Almost 50 years ago, the founding members of Cooperativa Palo Alto chose four large lots on their newly acquired land on the outskirts of Mexico City, and dedicated them to future generations.1 For this group of 247 working-class cooperativistxs who had come together to resist displacement from their self-built homes on the Palo Alto parcel, the reserved lots represented a promise to their children and grandchildren regarding a right to the city. Today, these lots, carving through the western parts of the low-rise neighborhood, stand empty against proliferating high-end development that encircles the cooperative, literally casting it into shadow.
On my most recent visit, last summer, the drone of heavy machinery reverberated from a quartet of residential towers under construction at the community’s southern edge; the starting price for a two-bedroom apartment in this complex is around eight million pesos, or about $425,000. 2 Before such gaudy architecture dominated the skyline, few upscale buyers would have dared set foot in this part of the city. 3 Indeed, Palo Alto was the first low-income neighborhood in the area to be built in consultation with an architect. It was established in 1973, when founding members gained the legal right to collectively purchase 4.7 hectares (a little more than eleven and a half acres) in what was then a vast terrain of exhausted sand mines. Over the decades, Palo Alto homeowners have seen their surroundings transform from the exhausted mines, to a collection of landfills, to the present expansion of one of Mexico City’s most exclusive districts, Bosques de las Lomas.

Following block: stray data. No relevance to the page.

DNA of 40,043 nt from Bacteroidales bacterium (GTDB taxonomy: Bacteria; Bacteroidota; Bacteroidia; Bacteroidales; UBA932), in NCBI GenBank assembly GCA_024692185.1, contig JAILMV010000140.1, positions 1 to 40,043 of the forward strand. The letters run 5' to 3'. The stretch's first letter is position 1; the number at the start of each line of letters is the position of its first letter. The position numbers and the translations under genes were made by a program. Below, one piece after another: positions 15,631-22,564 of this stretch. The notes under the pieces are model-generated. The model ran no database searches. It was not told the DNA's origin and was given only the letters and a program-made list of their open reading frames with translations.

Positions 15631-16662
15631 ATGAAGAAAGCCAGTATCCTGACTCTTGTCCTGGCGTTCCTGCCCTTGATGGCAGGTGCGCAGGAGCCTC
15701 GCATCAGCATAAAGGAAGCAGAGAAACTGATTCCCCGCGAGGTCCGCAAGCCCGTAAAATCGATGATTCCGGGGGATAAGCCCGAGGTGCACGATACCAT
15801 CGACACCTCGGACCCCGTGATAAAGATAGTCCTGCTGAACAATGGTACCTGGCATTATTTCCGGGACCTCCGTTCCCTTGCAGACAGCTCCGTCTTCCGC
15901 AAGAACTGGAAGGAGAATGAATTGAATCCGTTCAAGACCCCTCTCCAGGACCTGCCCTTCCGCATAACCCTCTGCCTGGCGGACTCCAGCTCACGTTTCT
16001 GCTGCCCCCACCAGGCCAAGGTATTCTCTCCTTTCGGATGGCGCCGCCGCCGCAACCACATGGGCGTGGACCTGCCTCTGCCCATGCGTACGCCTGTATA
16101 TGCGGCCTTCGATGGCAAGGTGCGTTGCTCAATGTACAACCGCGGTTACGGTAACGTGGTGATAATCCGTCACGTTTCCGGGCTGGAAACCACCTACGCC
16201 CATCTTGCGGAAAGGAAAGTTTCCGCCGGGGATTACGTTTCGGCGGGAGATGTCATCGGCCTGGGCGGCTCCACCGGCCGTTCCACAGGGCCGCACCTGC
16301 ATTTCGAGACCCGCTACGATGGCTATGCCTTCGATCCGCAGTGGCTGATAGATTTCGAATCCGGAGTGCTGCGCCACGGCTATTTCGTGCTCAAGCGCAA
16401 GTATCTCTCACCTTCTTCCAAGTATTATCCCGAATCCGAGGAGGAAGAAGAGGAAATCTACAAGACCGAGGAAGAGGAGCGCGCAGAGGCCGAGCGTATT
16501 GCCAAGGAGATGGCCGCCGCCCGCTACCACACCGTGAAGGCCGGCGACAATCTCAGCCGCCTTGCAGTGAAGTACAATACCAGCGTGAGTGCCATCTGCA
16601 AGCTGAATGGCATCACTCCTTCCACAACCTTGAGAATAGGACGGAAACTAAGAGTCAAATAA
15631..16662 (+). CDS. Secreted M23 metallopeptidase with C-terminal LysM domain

Residents of Palo Alto have been bound together by the social relations intrinsic to collectivized property, even as the landscape around them is refashioned.
Even as the landscape around them is refashioned, the residents of Palo Alto have been bound together for half a century by the social relations intrinsic to collectivized property. If their unbuilt lots hold promise, it is not simply of growth in the expansionist, capitalistic sense. Instead, the reserved lots lay claim to a collective future that community members must forge together every day. Meanwhile, more than external pressures loom over the cooperative. For almost three decades, a rift has split the majority of members, who are convinced that collective tenure should continue, from a minority interested in privatizing their ownership. The latter, who have sought to withdraw from the collective arrangement, are often referred to by the former as “dissidents” or, sarcastically, as escriturados (private-deed holders). The first sign of dissidence coincided, in the late 1990s, with construction of the first upscale development adjacent to the cooperative, a pair of office towers connected at the top by a four-story lintel and known colloquially as El Pantalón (“The Pants”). 4 This building heralded a boom of neoliberal urbanization in the district, and the aggressive architectural contrast to the modest self-built homes in Palo Alto has been matched by an aggressive increase in property values. Despite the unwavering support of the majority, the temptation of lucrative opportunities raised the specter of a forced liquidation that staunch collectivistxs have been resisting ever since.